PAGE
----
Mayan civilization existed for more than three thousand years and for 1200 years their civilization dominated the Central American region. The Mayan civilization reached their crest around 900 A.D. as Maya cities were teemed with around 2,000 Mayans living per square mile. Even in the rural Mayan areas, their population used to be between 200-400 people for every square mile. Therefore, it seemed mysterious when the whole civilization disappeared completely soon after their peak. The disappearance of the Mayan civilization has been considered as one of the biggest demographic disasters of human history as a vibrant society went off the map. Several scholars have advanced their own theories for abandonment of Mayans from urban life. There are many possible theories associated with the eradication of the Mayans; among them the most commonly discussed are deforestation and internal revolts (Fash, 1991).
Theory # 1
A study in the Proceedings of the National Academy of Sciences conducted by researchers from the ASU (Arizona State University) analyzes the archeological data and reached a conclusion that due to environmental conditions the Mayans abandoned the region overtime. During the last decades of their existence, Mayans witnessed extreme reductions in rainfall that was coupled with an increased deforestation rate. The Mayans chopped down and burned more and more regional forests for the purpose of agriculture. In addition, they also needed wood in large amounts for fueling their cooking fires. It took around 20 trees for producing cityscape totaling one square meter in the Mayan civilization (Stromberg, 2012).
Theory # 2
Arthur Demerest proposed his own theory that involved investigation at Dos Pilas. The theory claims that an internal war between the city states within the Mayan civilization was the main reason for the disappearance. With warfare becoming increasingly devastating for the Mayans, people started abandoning their dried-up cities for the safety of the Central American rain forests (Aron, 1997, p. 67-74). This is a common experience for several civilizations as people started moving away when wars lasted too long. Overall, the theory defines that Mayan civilization also failed after the interstate wars revolts that weakened the region in terms of population.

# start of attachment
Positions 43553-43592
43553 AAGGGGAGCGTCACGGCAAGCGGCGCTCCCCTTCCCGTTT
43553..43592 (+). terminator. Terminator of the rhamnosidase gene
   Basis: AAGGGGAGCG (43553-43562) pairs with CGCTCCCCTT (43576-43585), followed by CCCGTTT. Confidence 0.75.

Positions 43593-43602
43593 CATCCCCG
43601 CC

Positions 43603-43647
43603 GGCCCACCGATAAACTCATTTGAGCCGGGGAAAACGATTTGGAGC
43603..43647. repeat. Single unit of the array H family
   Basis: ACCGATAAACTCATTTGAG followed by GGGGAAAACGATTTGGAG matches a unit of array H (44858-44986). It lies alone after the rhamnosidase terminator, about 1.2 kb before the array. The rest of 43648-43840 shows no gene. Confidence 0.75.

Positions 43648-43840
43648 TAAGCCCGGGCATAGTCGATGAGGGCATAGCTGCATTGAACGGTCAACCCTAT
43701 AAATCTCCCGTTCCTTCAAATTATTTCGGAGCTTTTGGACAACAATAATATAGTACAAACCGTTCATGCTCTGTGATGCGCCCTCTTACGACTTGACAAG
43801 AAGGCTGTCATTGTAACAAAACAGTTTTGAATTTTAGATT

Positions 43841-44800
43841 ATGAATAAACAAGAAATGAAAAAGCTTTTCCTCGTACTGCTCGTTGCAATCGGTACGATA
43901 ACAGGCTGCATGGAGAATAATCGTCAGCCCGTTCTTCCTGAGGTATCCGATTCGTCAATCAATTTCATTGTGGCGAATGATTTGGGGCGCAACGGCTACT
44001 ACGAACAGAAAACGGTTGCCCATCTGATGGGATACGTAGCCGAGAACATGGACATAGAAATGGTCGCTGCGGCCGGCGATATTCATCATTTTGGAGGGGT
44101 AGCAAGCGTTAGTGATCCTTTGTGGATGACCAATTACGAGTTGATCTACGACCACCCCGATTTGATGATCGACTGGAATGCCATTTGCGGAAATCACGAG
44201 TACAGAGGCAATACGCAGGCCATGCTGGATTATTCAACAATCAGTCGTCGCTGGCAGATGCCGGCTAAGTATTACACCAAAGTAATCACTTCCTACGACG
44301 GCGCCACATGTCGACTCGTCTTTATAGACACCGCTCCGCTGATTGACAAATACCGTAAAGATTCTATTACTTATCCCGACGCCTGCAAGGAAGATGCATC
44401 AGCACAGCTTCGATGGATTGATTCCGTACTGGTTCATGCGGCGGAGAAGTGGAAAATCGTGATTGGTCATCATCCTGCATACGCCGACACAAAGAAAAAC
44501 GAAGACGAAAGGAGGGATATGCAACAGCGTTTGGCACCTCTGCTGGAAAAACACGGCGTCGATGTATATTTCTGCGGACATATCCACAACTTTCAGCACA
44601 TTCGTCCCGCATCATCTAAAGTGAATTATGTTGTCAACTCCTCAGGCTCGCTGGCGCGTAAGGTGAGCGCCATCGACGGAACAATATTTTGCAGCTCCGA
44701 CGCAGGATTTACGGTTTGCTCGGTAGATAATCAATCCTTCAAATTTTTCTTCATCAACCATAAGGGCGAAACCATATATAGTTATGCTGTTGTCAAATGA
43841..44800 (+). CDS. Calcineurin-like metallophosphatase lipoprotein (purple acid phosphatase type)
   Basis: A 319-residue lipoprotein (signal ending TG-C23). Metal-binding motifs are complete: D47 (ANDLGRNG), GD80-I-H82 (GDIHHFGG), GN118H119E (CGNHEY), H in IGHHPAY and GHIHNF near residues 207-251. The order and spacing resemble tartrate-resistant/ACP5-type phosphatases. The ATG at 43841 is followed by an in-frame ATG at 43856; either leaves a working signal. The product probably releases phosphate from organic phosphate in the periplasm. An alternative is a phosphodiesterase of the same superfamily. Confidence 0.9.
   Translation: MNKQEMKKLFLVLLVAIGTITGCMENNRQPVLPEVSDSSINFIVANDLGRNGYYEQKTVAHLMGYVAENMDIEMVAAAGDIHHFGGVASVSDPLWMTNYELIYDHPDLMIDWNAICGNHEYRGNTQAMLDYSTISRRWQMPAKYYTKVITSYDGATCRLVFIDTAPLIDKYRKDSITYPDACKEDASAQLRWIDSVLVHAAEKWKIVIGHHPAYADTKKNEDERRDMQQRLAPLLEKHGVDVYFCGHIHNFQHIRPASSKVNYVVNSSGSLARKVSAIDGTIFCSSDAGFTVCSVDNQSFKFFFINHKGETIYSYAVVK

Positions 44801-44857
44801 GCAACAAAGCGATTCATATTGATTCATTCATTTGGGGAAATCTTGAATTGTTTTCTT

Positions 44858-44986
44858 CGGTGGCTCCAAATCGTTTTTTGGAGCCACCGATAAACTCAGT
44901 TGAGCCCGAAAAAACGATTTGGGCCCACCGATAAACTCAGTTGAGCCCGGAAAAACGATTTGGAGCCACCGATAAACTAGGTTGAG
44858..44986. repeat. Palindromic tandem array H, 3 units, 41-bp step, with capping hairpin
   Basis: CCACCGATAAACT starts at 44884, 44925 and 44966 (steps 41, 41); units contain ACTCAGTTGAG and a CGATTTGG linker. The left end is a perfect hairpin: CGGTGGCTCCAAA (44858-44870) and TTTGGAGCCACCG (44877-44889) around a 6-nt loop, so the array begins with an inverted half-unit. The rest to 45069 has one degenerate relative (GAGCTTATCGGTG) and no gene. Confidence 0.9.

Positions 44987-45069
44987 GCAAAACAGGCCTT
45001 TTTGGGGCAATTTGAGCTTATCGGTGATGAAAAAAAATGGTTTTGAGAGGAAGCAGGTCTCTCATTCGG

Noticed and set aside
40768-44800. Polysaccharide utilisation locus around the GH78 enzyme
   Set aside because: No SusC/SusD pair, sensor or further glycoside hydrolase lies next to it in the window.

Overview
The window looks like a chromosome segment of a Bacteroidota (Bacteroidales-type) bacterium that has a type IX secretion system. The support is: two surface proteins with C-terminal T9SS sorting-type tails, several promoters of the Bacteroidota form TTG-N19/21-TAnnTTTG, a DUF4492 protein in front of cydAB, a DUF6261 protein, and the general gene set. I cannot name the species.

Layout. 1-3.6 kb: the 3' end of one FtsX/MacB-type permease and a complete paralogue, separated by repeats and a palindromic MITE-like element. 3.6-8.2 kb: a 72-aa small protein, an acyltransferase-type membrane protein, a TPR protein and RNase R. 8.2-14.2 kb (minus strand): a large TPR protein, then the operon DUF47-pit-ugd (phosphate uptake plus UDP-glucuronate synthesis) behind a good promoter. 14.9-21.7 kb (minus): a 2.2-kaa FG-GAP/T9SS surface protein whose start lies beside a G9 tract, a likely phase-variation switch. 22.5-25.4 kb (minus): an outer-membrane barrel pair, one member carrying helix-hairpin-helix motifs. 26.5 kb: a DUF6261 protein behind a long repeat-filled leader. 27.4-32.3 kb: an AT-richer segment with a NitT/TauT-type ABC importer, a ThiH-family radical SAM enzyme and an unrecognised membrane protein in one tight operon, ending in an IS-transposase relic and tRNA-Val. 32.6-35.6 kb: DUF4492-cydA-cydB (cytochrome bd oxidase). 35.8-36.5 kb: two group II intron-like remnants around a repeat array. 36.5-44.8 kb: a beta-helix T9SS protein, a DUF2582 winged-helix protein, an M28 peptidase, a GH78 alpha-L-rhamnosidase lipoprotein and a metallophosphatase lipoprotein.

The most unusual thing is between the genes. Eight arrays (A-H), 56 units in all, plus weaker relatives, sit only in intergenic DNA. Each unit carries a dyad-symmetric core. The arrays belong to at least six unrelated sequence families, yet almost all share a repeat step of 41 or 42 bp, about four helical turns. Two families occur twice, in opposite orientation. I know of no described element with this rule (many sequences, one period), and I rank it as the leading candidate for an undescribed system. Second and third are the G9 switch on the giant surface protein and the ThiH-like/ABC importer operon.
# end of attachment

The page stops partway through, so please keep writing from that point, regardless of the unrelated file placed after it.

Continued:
Among all the causes that have been identified, the most obvious choice for the disappearance of the Mayan civilization seems like deforestation. In the 9th and 10th century A.D., the majority of the Mayan population was dependent on agriculture; it became impossible for the Mayans to keep living in the region to increase deforestation rates. The first reason of deforestation was many needing food to eat and firewood to burn and they had to survive in the Central American region without useful soil and resources. Deforestation seems like a valid cause of the disappearance, and it is one of the essential aspects of proving that millions left the civilization when faced with problems.
Aron, P. (1997). Unsolved mysteries of American history: An eye-opening journey through 500 years of discoveries, disappearances, and baffling events. New York, NY: J. Wiley.
Fash, W. L. (1991). Scribes, warriors, and kings: The city of Copán and the ancient Maya. New York, NY: Thames and Hudson.
Stromberg., J. (23 August 2012). Why Did the Mayan Civilization Collapse? A New Study Points to Deforestation and Climate Change. Retrieved 30 January 2016 from, http://www.smithsonianmag.com/science-nature/why-did-the-mayan-civilization-collapse-a-new-study-points-to-deforestation-and-climate-change-30863026/#4VVsejXiYeqFMA8c.99